Rishi Sunak cannot be serious

It will take more than wishful thinking to stop this squeeze in living standards.

Fraser Myers

Fraser Myers
Deputy editor

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Topics Politics UK

Delivering the last budget, in Autumn 2021, chancellor Rishi Sunak promised an ‘economy fit for an age of optimism’. Inflation was an issue, he said, but such problems were just the growing pains en route to the ‘high-skill, high-wage economy’ that was well within reach. ‘Let there be no doubt – our plan is working’, he proclaimed to rapturous applause in the House of Commons.

Fast forward to today’s Spring Statement, and it’s clear things have not exactly gone to plan. The UK economy is in very serious trouble. Inflation is starting to bite – hard. The headline rate of consumer-price rises – 6.2 per cent in February, we learned today – really does not do justice to the severe squeeze most ordinary people are facing, and the toll this will take on the broader economy.

Energy costs in particular have soared – the average fuel bill is increasing by £693 this year or 54 per cent, to almost £2,000. By October, when the energy price cap is due to increase again, annual bills could reach £3,000 or even £4,000.

As earnings fail to keep pace with soaring prices, the Office for Budget Responsibility (OBR) expects living standards to fall at the fastest pace since records began in the 1950s. And it is likely to take until at least 2024-25 for inflation-adjusted earnings to recover to pre-pandemic levels.

Such a squeeze on disposable income means lower levels of consumer spending, which leads to reduced economic growth overall. And so growth forecasts for 2022 have been downgraded from six per cent (as predicted in October) to 3.8 per cent. It is grim news all round.

Faced with this catastrophe, what did Sunak have up his sleeve? Not very much. Much of his mini-budget was devoted to tinkering with a few tax rates. The headline giveaways were a cut in fuel duty, a rise in the threshold at which you have to pay National Insurance, and a 1p income-tax cut in, er, 2024.

Nothing of what Sunak offered was commensurate with the difficulties facing households and the economy right now – nor with the challenge of revitalising our economy.

Sunak is also in denial about the role the UK government has played in so many of these problems. Covid was mentioned as a ‘global factor’ keeping the price of goods and energy high, but the 18-month, government-enforced shutdown of the economy, which led to the worst recession since the 18th century, seems to have quickly faded from memory (lest we forget: England’s social-distancing restrictions did not end until July 2021, eight months into the vaccination rollout). The government can claim some credit for keeping businesses and incomes on life support during this crisis – it really could have been much more painful without the state’s unprecedented bailouts. But the economic scars of this period have never truly been reckoned with.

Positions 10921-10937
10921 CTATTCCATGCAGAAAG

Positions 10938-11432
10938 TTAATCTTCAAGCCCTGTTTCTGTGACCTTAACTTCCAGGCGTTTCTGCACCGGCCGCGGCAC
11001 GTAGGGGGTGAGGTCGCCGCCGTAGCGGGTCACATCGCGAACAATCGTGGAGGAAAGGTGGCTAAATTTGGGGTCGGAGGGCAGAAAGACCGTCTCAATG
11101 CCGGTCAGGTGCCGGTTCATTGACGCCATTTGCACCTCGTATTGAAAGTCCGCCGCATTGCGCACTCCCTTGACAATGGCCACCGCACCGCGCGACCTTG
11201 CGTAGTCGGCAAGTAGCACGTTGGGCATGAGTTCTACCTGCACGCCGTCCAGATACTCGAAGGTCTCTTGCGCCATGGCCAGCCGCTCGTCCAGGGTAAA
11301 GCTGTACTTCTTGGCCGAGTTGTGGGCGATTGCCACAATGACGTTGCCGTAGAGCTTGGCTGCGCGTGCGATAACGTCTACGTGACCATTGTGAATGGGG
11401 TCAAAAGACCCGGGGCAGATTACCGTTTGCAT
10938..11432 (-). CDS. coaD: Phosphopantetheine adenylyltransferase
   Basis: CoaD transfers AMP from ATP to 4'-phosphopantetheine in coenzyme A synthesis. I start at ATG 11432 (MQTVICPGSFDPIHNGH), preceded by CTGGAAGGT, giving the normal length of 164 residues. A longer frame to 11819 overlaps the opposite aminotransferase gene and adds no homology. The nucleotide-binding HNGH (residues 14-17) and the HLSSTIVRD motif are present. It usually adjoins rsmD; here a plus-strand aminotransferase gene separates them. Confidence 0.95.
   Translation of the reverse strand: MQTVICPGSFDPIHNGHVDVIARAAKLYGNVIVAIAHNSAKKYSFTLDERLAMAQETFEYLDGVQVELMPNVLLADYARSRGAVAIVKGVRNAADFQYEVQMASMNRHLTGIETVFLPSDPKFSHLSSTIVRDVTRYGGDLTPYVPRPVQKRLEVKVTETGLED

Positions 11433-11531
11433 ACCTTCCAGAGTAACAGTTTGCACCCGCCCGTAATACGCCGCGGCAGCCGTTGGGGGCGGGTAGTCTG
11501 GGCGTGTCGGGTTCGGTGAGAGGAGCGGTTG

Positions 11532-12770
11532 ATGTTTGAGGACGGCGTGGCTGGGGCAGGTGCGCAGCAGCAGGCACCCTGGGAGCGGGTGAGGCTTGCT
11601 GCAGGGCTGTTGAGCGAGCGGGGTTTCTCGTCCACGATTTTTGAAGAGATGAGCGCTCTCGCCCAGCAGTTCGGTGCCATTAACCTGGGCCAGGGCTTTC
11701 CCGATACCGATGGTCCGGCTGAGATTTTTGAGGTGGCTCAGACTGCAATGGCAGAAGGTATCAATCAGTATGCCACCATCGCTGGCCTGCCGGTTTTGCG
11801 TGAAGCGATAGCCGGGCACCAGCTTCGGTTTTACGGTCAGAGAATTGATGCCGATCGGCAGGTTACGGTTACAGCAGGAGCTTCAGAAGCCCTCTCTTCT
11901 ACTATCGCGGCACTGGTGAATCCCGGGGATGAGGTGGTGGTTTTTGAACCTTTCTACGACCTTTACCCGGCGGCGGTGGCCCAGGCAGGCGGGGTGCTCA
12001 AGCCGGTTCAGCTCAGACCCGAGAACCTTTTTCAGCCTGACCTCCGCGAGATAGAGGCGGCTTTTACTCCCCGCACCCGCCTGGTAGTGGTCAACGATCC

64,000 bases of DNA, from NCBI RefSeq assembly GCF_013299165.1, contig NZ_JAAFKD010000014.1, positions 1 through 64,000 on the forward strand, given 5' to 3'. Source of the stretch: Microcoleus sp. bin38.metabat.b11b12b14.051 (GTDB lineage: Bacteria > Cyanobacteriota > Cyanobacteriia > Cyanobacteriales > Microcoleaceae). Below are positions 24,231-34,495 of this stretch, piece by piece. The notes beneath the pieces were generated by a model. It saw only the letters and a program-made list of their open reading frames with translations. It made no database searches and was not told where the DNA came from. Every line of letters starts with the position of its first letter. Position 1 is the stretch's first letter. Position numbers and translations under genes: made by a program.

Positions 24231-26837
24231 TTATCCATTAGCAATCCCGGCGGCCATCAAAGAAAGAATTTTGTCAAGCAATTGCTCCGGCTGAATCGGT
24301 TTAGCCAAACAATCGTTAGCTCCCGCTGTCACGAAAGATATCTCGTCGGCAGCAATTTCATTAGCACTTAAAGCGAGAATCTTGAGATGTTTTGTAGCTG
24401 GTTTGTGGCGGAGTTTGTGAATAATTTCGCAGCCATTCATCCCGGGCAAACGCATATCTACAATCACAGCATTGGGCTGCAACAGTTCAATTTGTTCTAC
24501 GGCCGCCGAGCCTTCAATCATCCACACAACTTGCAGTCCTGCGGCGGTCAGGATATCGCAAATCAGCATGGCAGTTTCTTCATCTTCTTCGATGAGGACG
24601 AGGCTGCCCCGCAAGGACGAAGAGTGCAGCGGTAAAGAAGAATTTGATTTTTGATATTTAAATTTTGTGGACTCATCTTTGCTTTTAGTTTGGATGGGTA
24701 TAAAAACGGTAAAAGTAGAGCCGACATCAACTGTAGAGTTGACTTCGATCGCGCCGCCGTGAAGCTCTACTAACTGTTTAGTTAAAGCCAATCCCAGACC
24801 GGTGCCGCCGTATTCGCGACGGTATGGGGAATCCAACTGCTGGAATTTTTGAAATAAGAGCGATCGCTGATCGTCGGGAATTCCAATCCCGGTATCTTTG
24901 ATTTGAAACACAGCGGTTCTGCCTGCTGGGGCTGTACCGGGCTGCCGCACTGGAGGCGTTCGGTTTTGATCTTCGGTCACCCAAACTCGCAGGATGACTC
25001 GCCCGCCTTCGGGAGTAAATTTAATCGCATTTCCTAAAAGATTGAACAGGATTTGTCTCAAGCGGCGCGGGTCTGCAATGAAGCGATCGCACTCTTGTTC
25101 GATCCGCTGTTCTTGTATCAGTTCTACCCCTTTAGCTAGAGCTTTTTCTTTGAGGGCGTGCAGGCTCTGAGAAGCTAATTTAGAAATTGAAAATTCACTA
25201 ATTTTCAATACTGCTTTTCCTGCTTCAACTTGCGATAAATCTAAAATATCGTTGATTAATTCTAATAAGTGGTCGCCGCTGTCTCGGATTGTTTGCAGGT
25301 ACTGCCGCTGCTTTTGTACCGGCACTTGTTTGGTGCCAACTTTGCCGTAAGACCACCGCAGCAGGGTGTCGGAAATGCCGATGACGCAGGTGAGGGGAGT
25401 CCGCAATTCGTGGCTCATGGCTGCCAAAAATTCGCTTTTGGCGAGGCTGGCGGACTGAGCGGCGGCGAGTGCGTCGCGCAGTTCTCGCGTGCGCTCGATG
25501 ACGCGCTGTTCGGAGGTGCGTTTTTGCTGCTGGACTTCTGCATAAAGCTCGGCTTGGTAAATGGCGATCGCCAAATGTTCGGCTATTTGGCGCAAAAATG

And when it comes to energy, the biggest pressure on most households and businesses right now, what has been the government’s flagship policy? Net Zero. The clear priority has been to decarbonise our energy sources, not to ensure security of supply, let alone plan for the kind of energy abundance that might substantially reduce costs and raise productivity in the future.

Much like the chancellor’s autumn budget, the COP26 climate gabfest in Glasgow now feels like it took place in a different century. UK ministers patted themselves on the back for their efforts to rid the world of cheap energy sources and to starve fossil-fuel companies of investment. The UK still maintains an absurd ban on exploiting its own plentiful reserves of shale gas, even in the face of this energy crunch. Sure, the spike in energy prices is a global problem, and is certainly made worse by Russia’s invasion of Ukraine, but the UK government has acted more like saboteurs than responsible stewards of our energy supplies. When the shock came, we could not withstand it.

Above all, the chancellor is still failing to reckon with the much deeper underlying frailties of the British economy. He still claims that our economy is strong, and that it is merely facing temporary setbacks. In truth, it is anything but. Low productivity, low investment and low wages have plagued the UK economy for far too long. And these problems will not be fixed by tinkering with tax rates.

The chancellor has his head in the sand.

Fraser Myers is deputy editor at spiked and host of the spiked podcast. Follow him on Twitter: @FraserMyers.

Picture by: Getty Images.

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Topics Politics UK

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